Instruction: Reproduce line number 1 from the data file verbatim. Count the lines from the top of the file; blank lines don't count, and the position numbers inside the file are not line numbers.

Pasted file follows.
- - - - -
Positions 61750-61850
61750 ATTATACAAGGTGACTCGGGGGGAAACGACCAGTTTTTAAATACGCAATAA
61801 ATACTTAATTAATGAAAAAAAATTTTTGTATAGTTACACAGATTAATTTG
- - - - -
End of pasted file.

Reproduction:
Positions 61750-61850